The Jane Goodall Institute welcomes the recently announced, generous gift from The Paul G. Allen Family Foundation (http://www.pgafoundations.
During her summer tour of Africa, Jane spent time at the Jane Goodall Institute’s Tchimpounga Chimpanzee Rehabilitation Center (TCRC) in the Republic of Congo. For more than 20 years, the Institute has worked to ensure the well-being of orphaned and abandoned chimpanzees confiscated by Congolese authorities as part of their efforts to combat the illegal commercial bushmeat and pet trades. JGI cares for these confiscated chimpanzees at TCRC, the largest chimpanzee sanctuary in Africa.
After her successful Rotary appearance in Portugal, Jane left for an extended African tour. She made stops in South Africa and Tanzania and then traveled to Uganda. On July 9, while at Uganda’s Ngamba Island Chimpanzee Sanctuary, Jane released 17 African Grey Parrots. In April of 2010, the birds were confiscated after being illegally shipped to Bulgaria. Jane was delighted to be on hand to watch the birds’ return to the wilds of Africa!
If you’ve been wondering what Jane has been up to this week, you’ve come to the right place! Jane and members of the Jane Goodall Institute’s (JGI) global team took part in Rotary’s 104th International Convention in Lisbon, Portugal.
Last week, Jane attended The Observer Ethical Awards in London where she presented the Lifetime Achievement Award to Lenny Henry.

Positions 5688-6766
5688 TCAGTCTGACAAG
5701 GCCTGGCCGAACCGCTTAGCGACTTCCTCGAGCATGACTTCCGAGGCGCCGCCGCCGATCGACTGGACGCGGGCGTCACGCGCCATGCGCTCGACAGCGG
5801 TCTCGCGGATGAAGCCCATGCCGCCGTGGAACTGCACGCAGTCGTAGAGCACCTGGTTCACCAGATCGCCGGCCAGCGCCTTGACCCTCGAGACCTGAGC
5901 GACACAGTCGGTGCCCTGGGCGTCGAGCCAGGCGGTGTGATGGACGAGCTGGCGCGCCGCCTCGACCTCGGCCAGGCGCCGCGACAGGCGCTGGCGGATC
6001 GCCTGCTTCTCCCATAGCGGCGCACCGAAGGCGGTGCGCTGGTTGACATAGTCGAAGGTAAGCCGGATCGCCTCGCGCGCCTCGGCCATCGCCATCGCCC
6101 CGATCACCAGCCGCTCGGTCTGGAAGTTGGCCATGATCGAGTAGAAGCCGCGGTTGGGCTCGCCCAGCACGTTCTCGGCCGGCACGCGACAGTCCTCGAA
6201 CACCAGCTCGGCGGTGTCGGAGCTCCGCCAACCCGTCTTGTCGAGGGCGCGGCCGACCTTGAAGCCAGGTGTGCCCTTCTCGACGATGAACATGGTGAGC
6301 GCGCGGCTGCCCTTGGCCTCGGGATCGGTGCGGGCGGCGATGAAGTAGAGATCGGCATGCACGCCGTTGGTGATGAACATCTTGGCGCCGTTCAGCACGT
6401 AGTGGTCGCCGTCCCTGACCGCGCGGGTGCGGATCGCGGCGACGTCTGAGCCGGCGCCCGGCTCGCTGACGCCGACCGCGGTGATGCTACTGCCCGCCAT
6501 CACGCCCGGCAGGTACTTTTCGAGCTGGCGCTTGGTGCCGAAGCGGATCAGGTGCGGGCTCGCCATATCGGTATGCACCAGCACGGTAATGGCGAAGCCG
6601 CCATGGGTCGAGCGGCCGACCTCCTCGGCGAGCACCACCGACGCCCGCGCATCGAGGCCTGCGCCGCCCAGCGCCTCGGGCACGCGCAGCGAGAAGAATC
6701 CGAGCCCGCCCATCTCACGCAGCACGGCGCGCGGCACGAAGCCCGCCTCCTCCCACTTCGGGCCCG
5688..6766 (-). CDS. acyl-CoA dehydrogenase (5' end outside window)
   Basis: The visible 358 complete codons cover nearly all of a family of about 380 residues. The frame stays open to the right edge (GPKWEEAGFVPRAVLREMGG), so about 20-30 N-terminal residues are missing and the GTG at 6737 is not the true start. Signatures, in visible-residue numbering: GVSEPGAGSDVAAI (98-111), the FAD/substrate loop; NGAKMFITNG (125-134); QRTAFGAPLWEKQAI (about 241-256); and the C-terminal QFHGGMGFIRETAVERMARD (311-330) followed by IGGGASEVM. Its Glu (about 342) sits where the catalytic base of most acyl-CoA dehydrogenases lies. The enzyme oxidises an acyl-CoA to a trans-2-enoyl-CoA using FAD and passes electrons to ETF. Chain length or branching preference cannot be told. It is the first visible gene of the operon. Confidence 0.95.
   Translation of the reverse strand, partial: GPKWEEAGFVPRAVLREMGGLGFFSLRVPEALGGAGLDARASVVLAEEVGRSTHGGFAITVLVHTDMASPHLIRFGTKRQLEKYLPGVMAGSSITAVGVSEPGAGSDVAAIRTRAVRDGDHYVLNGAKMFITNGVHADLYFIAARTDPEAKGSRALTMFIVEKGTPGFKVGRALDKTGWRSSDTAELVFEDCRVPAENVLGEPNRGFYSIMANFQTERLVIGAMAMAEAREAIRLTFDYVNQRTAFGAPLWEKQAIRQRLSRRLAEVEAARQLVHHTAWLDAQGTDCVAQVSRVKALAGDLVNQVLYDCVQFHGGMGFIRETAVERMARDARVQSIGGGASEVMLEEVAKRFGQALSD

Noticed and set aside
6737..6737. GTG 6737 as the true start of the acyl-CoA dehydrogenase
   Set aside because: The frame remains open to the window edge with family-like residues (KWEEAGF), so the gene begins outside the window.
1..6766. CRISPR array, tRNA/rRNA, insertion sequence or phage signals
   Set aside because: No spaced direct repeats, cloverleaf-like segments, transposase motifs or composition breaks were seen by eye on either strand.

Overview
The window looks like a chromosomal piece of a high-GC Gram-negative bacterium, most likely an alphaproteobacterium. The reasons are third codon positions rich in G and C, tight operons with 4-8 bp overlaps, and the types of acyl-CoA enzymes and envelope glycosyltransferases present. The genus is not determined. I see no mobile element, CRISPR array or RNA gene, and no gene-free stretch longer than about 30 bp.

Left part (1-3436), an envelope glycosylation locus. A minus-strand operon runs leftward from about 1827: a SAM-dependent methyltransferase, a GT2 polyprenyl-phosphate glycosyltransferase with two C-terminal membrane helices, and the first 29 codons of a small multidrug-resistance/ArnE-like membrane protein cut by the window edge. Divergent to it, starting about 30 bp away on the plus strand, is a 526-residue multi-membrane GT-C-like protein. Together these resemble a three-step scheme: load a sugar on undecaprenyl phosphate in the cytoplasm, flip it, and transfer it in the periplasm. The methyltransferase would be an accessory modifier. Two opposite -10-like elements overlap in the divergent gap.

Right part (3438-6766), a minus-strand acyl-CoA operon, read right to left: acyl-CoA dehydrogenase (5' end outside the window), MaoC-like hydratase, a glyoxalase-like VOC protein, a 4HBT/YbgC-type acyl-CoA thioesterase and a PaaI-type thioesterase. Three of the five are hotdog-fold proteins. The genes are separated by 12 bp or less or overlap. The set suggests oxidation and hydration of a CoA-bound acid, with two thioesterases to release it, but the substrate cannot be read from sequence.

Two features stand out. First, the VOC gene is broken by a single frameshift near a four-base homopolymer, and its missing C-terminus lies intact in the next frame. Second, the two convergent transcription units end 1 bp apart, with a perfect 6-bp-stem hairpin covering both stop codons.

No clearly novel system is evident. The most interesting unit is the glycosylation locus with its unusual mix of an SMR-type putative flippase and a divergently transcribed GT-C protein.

Over the weekend, Jane and Simon Jackson, a member of the Jane Goodall Institute-Canada board and founder of The Spirit Bear Youth Coalition, were listed among the Top 100 Guardian Angels of the Planet by the French group Founding Congress for the World Green Games. The Top 100 Guardian Angels of the Planet are recognized for empowering children to care for the environment.
For the last decade, the Jane Goodall’s Roots & Shoots National Youth Leadership Council (NYLC) has provided highly motivated and dedicated young leaders throughout the United States with the training, resources and opportunities they need to develop into community leaders who create positive change in their own backyards and around the world. These youth leaders emerge at the forefront of the next generation of responsible global citizens, working to protect and improve communities for people, animals, and the environment we all share.